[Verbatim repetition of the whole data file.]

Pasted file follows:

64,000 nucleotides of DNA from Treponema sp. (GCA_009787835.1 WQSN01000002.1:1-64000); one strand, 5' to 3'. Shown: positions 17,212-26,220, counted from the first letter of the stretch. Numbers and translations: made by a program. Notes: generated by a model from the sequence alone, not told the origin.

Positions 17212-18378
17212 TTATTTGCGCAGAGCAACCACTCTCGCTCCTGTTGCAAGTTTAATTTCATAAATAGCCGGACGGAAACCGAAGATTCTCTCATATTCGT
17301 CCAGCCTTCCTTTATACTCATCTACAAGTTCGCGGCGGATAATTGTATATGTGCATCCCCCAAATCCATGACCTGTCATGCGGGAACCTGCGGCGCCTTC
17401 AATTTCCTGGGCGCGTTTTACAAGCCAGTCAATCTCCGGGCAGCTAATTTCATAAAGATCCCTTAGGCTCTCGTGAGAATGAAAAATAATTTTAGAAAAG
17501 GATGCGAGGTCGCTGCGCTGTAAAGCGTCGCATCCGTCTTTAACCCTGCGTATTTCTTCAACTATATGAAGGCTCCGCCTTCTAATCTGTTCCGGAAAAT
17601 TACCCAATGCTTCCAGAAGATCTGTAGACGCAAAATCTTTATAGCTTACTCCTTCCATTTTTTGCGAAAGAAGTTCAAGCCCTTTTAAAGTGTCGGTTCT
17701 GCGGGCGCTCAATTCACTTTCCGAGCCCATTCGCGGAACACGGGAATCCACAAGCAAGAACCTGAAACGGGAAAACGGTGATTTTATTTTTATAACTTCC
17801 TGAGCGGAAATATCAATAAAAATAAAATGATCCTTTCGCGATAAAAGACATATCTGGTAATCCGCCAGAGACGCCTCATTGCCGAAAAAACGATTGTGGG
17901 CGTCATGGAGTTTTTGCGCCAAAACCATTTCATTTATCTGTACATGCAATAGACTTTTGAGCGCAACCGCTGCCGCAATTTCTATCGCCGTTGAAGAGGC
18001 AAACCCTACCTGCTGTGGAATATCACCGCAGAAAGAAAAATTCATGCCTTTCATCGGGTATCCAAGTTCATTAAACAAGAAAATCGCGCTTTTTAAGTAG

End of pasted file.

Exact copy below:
64,000 nucleotides of DNA from Treponema sp. (GCA_009787835.1 WQSN01000002.1:1-64000); one strand, 5' to 3'. Shown: positions 17,212-26,220, counted from the first letter of the stretch. Numbers and translations: made by a program. Notes: generated by a model from the sequence alone, not told the origin.

Positions 17212-18378
17212 TTATTTGCGCAGAGCAACCACTCTCGCTCCTGTTGCAAGTTTAATTTCATAAATAGCCGGACGGAAACCGAAGATTCTCTCATATTCGT
17301 CCAGCCTTCCTTTATACTCATCTACAAGTTCGCGGCGGATAATTGTATATGTGCATCCCCCAAATCCATGACCTGTCATGCGGGAACCTGCGGCGCCTTC
17401 AATTTCCTGGGCGCGTTTTACAAGCCAGTCAATCTCCGGGCAGCTAATTTCATAAAGATCCCTTAGGCTCTCGTGAGAATGAAAAATAATTTTAGAAAAG
17501 GATGCGAGGTCGCTGCGCTGTAAAGCGTCGCATCCGTCTTTAACCCTGCGTATTTCTTCAACTATATGAAGGCTCCGCCTTCTAATCTGTTCCGGAAAAT
17601 TACCCAATGCTTCCAGAAGATCTGTAGACGCAAAATCTTTATAGCTTACTCCTTCCATTTTTTGCGAAAGAAGTTCAAGCCCTTTTAAAGTGTCGGTTCT
17701 GCGGGCGCTCAATTCACTTTCCGAGCCCATTCGCGGAACACGGGAATCCACAAGCAAGAACCTGAAACGGGAAAACGGTGATTTTATTTTTATAACTTCC
17801 TGAGCGGAAATATCAATAAAAATAAAATGATCCTTTCGCGATAAAAGACATATCTGGTAATCCGCCAGAGACGCCTCATTGCCGAAAAAACGATTGTGGG
17901 CGTCATGGAGTTTTTGCGCCAAAACCATTTCATTTATCTGTACATGCAATAGACTTTTGAGCGCAACCGCTGCCGCAATTTCTATCGCCGTTGAAGAGGC
18001 AAACCCTACCTGCTGTGGAATATCACCGCAGAAAGAAAAATTCATGCCTTTCATCGGGTATCCAAGTTCATTAAACAAGAAAATCGCGCTTTTTAAGTAG